15% OFF Select Deck, Step & Hardscape Lights with Code DECK15 | SHOP NOW

Skip to main content

Same-day shipping on all orders placed by 5PM (Mon-Fri)

How to InstallLearn

How to Install Low-Voltage Landscape Lighting: 5 Mistakes to Avoid

May 6, 2020 January 19th, 2022 No Comments

Installing low voltage landscape lighting is a good do-it-yourself project for most homeowners. However, you can make the job easier and prevent problems down the road by avoiding these errors.

5 Common Landscape Lighting Installation Errors

1. Not Using a Voltmeter – The introduction of LED landscape lighting has diminished the need for a voltmeter because there’s now a wider range of acceptable voltage. However, it’s still essential to have this tool on hand for systems that have more than 10 lights or wire runs longer than 100 feet. And it’s a must-have tool for troubleshooting a system.

2. Not Using a Waterproof Direct Burial Splice – Since landscape lighting cable is buried underground, implementing the correct splice is important. Quality direct burial connectors will prevent corroding and electrical resistance.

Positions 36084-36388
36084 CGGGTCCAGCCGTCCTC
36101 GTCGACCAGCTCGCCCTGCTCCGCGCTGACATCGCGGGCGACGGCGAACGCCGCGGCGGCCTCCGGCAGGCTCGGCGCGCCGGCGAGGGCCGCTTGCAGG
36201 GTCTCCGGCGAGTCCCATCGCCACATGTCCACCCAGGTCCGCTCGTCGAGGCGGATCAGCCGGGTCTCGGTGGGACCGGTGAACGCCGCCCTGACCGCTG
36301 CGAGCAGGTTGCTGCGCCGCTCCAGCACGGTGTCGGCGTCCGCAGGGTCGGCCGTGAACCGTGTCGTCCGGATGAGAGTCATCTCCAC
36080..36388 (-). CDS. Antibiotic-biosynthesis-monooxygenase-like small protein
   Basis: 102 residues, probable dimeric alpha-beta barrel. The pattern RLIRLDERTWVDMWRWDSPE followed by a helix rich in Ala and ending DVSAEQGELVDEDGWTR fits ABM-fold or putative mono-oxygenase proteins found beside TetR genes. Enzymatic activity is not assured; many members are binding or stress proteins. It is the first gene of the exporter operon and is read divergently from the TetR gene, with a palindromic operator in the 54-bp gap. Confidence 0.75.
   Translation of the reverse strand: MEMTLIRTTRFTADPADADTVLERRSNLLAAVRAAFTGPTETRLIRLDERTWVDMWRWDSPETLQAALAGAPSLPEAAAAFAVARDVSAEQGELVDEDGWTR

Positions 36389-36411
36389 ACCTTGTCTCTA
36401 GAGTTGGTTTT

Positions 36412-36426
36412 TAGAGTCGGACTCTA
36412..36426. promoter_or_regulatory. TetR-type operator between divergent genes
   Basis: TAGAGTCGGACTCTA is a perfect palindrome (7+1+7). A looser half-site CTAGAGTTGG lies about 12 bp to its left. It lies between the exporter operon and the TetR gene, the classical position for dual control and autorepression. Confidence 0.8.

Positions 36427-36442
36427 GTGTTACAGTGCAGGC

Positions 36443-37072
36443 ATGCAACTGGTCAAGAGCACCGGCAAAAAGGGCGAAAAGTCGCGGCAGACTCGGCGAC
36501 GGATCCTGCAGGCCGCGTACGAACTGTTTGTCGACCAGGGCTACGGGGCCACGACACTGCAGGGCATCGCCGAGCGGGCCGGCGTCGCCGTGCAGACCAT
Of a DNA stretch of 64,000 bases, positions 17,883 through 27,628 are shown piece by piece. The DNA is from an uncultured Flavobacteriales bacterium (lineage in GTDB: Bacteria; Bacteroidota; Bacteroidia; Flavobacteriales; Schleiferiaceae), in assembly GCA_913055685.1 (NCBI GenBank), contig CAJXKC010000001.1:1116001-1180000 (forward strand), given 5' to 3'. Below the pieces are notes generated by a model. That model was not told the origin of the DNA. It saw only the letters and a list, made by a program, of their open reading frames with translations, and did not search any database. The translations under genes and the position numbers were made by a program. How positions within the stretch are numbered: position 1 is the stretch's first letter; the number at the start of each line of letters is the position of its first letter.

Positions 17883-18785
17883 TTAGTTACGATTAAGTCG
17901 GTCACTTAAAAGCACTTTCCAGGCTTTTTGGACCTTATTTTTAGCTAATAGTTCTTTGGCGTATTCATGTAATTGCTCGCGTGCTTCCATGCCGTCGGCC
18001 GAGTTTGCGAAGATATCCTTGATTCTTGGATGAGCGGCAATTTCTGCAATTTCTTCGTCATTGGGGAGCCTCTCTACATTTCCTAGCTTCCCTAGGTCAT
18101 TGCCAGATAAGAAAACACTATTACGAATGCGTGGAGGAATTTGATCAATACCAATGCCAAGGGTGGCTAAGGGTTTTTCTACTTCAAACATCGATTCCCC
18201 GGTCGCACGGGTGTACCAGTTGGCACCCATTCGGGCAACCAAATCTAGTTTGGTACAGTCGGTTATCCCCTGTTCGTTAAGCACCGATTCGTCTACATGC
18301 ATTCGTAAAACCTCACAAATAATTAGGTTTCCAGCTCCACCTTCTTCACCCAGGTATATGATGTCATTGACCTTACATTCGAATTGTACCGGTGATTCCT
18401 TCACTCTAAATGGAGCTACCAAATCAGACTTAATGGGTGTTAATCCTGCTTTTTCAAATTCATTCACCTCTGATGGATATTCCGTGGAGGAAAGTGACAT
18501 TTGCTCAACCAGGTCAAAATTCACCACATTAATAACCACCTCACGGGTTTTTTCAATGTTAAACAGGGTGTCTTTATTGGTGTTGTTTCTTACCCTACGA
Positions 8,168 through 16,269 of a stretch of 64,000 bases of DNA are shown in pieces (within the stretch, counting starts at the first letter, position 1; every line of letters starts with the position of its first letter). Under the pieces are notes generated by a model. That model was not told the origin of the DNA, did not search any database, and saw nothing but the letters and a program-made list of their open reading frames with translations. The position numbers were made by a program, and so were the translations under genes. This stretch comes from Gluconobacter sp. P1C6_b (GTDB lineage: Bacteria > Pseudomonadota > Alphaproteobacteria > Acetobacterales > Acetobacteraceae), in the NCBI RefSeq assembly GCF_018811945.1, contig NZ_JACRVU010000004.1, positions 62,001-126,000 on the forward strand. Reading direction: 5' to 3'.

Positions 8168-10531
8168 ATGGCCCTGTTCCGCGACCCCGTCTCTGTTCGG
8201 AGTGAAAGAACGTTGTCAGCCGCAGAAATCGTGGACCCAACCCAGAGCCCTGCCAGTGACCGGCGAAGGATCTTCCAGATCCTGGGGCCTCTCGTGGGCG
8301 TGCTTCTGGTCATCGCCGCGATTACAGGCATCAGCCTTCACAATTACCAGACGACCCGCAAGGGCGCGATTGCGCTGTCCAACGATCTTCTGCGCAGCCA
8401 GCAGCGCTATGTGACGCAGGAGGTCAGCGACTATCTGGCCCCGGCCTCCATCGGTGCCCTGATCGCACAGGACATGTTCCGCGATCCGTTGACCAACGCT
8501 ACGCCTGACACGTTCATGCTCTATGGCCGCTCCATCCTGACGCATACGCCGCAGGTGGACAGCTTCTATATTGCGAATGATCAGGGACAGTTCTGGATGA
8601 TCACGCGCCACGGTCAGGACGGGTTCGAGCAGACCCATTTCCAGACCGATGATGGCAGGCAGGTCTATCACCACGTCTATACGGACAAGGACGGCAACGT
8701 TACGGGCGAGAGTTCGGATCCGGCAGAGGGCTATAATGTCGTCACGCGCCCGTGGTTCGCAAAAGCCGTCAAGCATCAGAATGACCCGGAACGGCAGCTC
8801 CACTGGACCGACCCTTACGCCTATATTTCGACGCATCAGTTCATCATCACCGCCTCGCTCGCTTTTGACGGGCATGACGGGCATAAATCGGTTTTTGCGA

3. Excessive Voltage Drop – Unlike a 120v current, 12v currents lose voltage over long wire runs or when the wire is loaded with too many lights. Remember the 100/100 rule: use a maximum length of 100 feet of 12 gauge cable per 100 watts of light. And of course, use a voltmeter to check the voltage at the fixture.

4. Installing Lights In the Wrong Place – Lawn maintenance will prove difficult when landscape lighting fixtures are installed throughout your grass. Fertilizer, lawn mowers and weed whackers can all damage the fixtures. Install the landscape lights in beds and use in-ground well lights for the yard. Also, when choosing where to put your spotlights and flood lights, make sure they are hidden. Outdoor lighting generally looks more appealing when the source is unseen.

5. Using Low Quality Fixtures – Purchase moisture-sealed fixtures that will provide long-lasting light in outdoor elements. Choose solid brass or copper fixtures; these will last a lifetime. Aluminum fixtures may be cheaper up front, but they’ll inevitably rust and need to be replaced in a few years. Simply put, you need professional quality fixtures to achieve a professional quality result.

Tip: Review these 3 instructional articles before installation

Contact Us

Service Line: 813-978-3700

Mon - Fri 8 AM - 8 PM ET

Sat - Sun 10 AM - 6 PM ET

Local Pickup (Lutz, FL)

Mon - Fri 8 AM - 6 PM ET

Quick and Easy FAQs

Get answers when you need them.

Are You a Contractor?

Sign up for benefits. Apply for a Wholesale Account.

Close Menu